Code Repo https://github.com/mozilla/fx-private-relay
I’m wondering what anti-abuse mechanisms are being employed. I’ve had to filter out several disposable email domains in the past (as per business directives). What’s to make this service any different from the rest? Granted, making a disposable gmail address is rather easy, but a counter argument would cite that gmail is more often used by legitimate people for legitimate purposes unlike other simple disposable email address solutions.
As far as I know, this is only for receiving emails, which makes anti-abuse a lot easier.
Here, you should think of “abuse” as in “making a ton of accounts with one e-mail address”.
Most services ban specific services similar to this one. Some even whitelist domains such as gmail.com, so you can’t even use your own domain.
The proposal appears to be a rate limit on new addresses over time
Fastmail has a feature where you can have <anything>@user.domain.com go to the inbox for a user. It’s handy, and it’s much harder for people to block (assuming you’re using your own domain). If I want to block a sender, I can just block everything for that particular address. It also makes it easy to organize mails, for example I could use firstname.lastname@example.org for a slack account.
I accomplish the same thing with Office 365. It’s quite confusing to customer service reps though. I have to explain the idea behind it at least once a month, but the sense of security that comes from knowing who leaked/sold my email is really nice.
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I wish there were something like this for phone numbers. Of course, they’re more artificially scarce than email addresses, but still.
You can use https://jmp.chat/ for this - it supports short codes so should work for most services.
There is work being done to facilitate this particular use case, but in the meantime you can use a new trial account for each new number. As you alluded to, phone numbers are scarce, so re-use is much more likely after the number has “expired”. Also, phone numbers cost real money, so it’s harder to offer the service.
I used to run a service like this. I took it down because it was a side project and needed more attention than I could give it. Plus the times are weird with regards to email and logging. I guess an organization bigger than a single person can handle this better.
I’ve used https://www.spamgourmet.com/ for ages and works quite well for me.
Will be interested to see how this goes once generally available.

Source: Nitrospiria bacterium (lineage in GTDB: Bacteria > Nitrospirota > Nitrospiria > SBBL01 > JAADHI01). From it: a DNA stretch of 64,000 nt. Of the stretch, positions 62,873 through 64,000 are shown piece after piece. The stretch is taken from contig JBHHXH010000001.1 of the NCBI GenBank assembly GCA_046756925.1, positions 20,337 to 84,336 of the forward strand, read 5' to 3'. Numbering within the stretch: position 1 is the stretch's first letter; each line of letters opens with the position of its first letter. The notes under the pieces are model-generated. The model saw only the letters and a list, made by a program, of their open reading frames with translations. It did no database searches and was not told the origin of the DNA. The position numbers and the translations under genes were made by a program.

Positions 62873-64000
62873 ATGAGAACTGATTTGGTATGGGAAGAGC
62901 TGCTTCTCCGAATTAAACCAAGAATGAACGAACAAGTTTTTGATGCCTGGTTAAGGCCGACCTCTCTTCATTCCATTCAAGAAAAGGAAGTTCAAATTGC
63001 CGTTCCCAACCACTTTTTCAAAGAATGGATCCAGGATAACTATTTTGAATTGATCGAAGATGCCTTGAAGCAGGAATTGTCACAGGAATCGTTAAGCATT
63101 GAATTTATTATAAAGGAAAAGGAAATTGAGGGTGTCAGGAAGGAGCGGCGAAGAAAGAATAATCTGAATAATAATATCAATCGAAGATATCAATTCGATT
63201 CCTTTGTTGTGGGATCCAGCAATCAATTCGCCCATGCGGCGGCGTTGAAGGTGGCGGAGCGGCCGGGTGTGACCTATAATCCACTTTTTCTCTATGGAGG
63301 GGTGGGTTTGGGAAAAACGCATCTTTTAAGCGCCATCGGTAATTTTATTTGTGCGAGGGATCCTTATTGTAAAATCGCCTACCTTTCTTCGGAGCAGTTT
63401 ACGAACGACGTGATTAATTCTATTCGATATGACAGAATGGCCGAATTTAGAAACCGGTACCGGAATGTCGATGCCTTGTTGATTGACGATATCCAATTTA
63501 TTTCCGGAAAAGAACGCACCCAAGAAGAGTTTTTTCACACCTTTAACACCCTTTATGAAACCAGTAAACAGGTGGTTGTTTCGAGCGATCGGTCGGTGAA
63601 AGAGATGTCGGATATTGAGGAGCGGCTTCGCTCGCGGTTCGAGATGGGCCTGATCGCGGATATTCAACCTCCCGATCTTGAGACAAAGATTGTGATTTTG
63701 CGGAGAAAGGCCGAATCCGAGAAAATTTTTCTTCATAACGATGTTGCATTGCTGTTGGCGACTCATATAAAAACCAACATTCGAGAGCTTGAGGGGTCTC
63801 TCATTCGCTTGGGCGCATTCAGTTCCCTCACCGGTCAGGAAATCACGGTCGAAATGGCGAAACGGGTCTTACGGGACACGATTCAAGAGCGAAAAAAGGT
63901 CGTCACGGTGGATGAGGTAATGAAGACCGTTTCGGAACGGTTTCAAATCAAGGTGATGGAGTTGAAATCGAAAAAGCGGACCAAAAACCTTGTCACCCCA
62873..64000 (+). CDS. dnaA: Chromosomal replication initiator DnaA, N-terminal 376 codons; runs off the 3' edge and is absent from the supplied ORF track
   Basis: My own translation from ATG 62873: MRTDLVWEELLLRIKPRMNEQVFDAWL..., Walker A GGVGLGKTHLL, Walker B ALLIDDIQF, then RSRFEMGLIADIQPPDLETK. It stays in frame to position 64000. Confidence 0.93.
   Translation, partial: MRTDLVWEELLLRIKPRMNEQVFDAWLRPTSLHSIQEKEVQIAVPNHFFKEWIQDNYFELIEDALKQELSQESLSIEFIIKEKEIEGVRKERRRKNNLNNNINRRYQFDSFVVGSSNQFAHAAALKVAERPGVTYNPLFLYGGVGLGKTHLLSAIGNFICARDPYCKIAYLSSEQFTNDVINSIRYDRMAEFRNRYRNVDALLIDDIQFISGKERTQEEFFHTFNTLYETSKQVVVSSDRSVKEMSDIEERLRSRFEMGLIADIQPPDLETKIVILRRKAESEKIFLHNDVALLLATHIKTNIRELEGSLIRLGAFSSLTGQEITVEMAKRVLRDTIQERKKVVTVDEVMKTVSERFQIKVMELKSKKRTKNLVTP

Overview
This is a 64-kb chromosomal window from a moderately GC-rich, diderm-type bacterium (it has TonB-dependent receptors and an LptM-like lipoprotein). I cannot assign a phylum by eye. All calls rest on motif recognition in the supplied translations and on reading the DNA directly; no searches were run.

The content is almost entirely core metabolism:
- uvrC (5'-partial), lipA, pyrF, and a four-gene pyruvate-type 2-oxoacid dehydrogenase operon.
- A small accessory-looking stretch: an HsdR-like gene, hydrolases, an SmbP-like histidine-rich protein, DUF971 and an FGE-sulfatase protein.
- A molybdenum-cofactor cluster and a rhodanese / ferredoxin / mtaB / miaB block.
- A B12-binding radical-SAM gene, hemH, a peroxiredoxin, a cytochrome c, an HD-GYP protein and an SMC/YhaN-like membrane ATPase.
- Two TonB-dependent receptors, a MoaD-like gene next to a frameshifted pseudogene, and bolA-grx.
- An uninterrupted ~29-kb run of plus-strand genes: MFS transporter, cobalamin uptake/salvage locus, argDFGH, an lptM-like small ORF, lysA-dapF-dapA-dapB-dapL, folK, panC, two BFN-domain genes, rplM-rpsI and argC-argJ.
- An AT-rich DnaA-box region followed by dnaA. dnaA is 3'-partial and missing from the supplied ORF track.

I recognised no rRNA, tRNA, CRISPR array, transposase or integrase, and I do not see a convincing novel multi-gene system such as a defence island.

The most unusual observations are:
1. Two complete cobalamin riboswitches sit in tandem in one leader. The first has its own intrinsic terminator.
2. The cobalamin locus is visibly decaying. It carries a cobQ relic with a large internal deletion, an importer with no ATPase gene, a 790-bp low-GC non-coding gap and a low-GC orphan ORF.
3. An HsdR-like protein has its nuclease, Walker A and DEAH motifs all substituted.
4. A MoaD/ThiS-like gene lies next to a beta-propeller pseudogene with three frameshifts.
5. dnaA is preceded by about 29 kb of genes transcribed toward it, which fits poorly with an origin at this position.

I’m so glad this is being explored and implemented by Mozilla, I imagined something like this for a while and really envied that Apple offered such first. I can’t wait to change all of my catch-all-gibberish addresses to something like that.
I made something like this (though with a bookmarklet rather than an extension or add-on) as a fun project in 2010 when node.js was still very, very new and I wanted to try my hands on that new-fangled server-side JS.
I even got to talk about it on jsconf.eu (it was my first ever public speaking engagement, so be very patient). And I did write a series of blog posts about its development (remember: in 2010, node was very new, so this was interesting).
It was all fun and games until two somewhat mainstream-y articles were posted about it. That’s when the spammers found out that this was practically a free relay because they would request one alias for each spam mail they wanted to send out, abusing my infrastructure’s good mail sending rep.
I tried battling them for a few months but then I came to the conclusion that I must be mad to sink so much time into a fun project and pulled the plug.
I wish mozilla the best of luck with their endeavour.
Thank God this technology is finally gaining some traction. I’ve been using Abine Blur’s free tier for the longest time, but I’ve been really let down by the clunkiness of their solution, whether it’s the website or browser extension or mobile app. Hopefully we get a high-quality, comprehensive solution to identity control in short time.
GMail has this somewhat built-in: username+anytextABC123@gmail.com.
It’s not that I’m advocating using GMail as a solution for privacy concerns :D, but if one day you’ll get a spam message containing the text email@example.com, you’ll know which service leaked the address ;).
FastMail supports this as well. Additionally, they support (free) aliases on hundreds of very generic domains like “eml.cc”, which allows you to have a similar setup on those websites where a “+” in an email address is deemed to be an illegal character.
Mozilla’s new service covers more ground, though, and it’s far more automated than any of these approaches. I’m looking forward to it!
Well, that will hold until the spammers start filtering out the +thing part of the email address before sending their stuff :(
GMail has had + aliases for at least a decade or more. Spammers know about them but it doesn’t matter since Google’s spam filtering is quite aggressive anyway.
The more annoying thing is that either through ignorance or malice (I’ve encountered both), many mainstream services and websites will not let you use a + in an email address. They claim it’s not a valid character even though it most certainly is.
This was actually one of the main reasons I decided to host my own email, I can tell Postfix to use . as the alias separator, which all companies and web forms accept.
I know of sites that discard / disallow the plus sign because of abuse when they offer fremium services. So with firstname.lastname@example.org you get one month free, email@example.com a second one, etc.
If you use your own domain, firstname.lastname@example.org is always a thing..